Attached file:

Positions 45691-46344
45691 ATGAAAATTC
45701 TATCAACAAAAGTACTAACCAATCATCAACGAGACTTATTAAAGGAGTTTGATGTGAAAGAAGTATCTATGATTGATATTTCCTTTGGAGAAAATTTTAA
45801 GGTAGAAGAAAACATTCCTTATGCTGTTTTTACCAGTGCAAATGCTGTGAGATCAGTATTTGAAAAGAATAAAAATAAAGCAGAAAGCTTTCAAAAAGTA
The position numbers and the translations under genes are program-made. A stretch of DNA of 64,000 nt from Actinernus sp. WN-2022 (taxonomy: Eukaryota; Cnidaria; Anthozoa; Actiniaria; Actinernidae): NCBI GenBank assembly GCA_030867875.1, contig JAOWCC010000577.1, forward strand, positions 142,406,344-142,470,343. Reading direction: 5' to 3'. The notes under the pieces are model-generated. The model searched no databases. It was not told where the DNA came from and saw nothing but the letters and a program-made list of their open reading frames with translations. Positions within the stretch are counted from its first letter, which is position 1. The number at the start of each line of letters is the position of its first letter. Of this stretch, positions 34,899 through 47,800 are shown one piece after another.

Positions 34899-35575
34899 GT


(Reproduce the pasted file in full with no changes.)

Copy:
Positions 45691-46344
45691 ATGAAAATTC
45701 TATCAACAAAAGTACTAACCAATCATCAACGAGACTTATTAAAGGAGTTTGATGTGAAAGAAGTATCTATGATTGATATTTCCTTTGGAGAAAATTTTAA
45801 GGTAGAAGAAAACATTCCTTATGCTGTTTTTACCAGTGCAAATGCTGTGAGATCAGTATTTGAAAAGAATAAAAATAAAGCAGAAAGCTTTCAAAAAGTA
The position numbers and the translations under genes are program-made. A stretch of DNA of 64,000 nt from Actinernus sp. WN-2022 (taxonomy: Eukaryota; Cnidaria; Anthozoa; Actiniaria; Actinernidae): NCBI GenBank assembly GCA_030867875.1, contig JAOWCC010000577.1, forward strand, positions 142,406,344-142,470,343. Reading direction: 5' to 3'. The notes under the pieces are model-generated. The model searched no databases. It was not told where the DNA came from and saw nothing but the letters and a program-made list of their open reading frames with translations. Positions within the stretch are counted from its first letter, which is position 1. The number at the start of each line of letters is the position of its first letter. Of this stretch, positions 34,899 through 47,800 are shown one piece after another.

Positions 34899-35575
34899 GT